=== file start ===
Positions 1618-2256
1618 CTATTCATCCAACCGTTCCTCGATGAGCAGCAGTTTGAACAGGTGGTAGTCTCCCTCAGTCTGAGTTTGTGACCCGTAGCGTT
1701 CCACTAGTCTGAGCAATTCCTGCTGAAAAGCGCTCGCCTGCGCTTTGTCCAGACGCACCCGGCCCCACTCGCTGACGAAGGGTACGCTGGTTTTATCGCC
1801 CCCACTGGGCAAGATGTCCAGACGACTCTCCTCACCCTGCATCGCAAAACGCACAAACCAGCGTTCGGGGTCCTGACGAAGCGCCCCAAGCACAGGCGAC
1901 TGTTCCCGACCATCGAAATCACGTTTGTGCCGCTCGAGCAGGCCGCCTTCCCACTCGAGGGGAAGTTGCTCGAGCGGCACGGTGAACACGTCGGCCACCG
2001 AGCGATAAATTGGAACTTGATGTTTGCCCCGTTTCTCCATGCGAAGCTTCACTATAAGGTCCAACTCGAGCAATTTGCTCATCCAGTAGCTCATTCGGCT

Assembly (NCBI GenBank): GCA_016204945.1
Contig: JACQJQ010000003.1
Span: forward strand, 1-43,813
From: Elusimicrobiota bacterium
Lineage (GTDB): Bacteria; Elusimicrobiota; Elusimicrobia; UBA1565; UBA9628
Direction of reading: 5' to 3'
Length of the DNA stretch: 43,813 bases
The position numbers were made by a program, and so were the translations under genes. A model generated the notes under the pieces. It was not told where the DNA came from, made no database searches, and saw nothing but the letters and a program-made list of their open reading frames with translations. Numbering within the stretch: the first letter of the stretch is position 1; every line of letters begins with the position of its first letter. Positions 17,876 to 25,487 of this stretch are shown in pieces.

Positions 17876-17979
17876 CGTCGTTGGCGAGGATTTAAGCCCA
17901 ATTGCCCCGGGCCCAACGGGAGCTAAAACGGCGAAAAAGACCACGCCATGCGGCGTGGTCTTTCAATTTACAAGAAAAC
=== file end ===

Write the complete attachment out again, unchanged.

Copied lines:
Positions 1618-2256
1618 CTATTCATCCAACCGTTCCTCGATGAGCAGCAGTTTGAACAGGTGGTAGTCTCCCTCAGTCTGAGTTTGTGACCCGTAGCGTT
1701 CCACTAGTCTGAGCAATTCCTGCTGAAAAGCGCTCGCCTGCGCTTTGTCCAGACGCACCCGGCCCCACTCGCTGACGAAGGGTACGCTGGTTTTATCGCC
1801 CCCACTGGGCAAGATGTCCAGACGACTCTCCTCACCCTGCATCGCAAAACGCACAAACCAGCGTTCGGGGTCCTGACGAAGCGCCCCAAGCACAGGCGAC
1901 TGTTCCCGACCATCGAAATCACGTTTGTGCCGCTCGAGCAGGCCGCCTTCCCACTCGAGGGGAAGTTGCTCGAGCGGCACGGTGAACACGTCGGCCACCG
2001 AGCGATAAATTGGAACTTGATGTTTGCCCCGTTTCTCCATGCGAAGCTTCACTATAAGGTCCAACTCGAGCAATTTGCTCATCCAGTAGCTCATTCGGCT

Assembly (NCBI GenBank): GCA_016204945.1
Contig: JACQJQ010000003.1
Span: forward strand, 1-43,813
From: Elusimicrobiota bacterium
Lineage (GTDB): Bacteria; Elusimicrobiota; Elusimicrobia; UBA1565; UBA9628
Direction of reading: 5' to 3'
Length of the DNA stretch: 43,813 bases
The position numbers were made by a program, and so were the translations under genes. A model generated the notes under the pieces. It was not told where the DNA came from, made no database searches, and saw nothing but the letters and a program-made list of their open reading frames with translations. Numbering within the stretch: the first letter of the stretch is position 1; every line of letters begins with the position of its first letter. Positions 17,876 to 25,487 of this stretch are shown in pieces.

Positions 17876-17979
17876 CGTCGTTGGCGAGGATTTAAGCCCA
17901 ATTGCCCCGGGCCCAACGGGAGCTAAAACGGCGAAAAAGACCACGCCATGCGGCGTGGTCTTTCAATTTACAAGAAAAC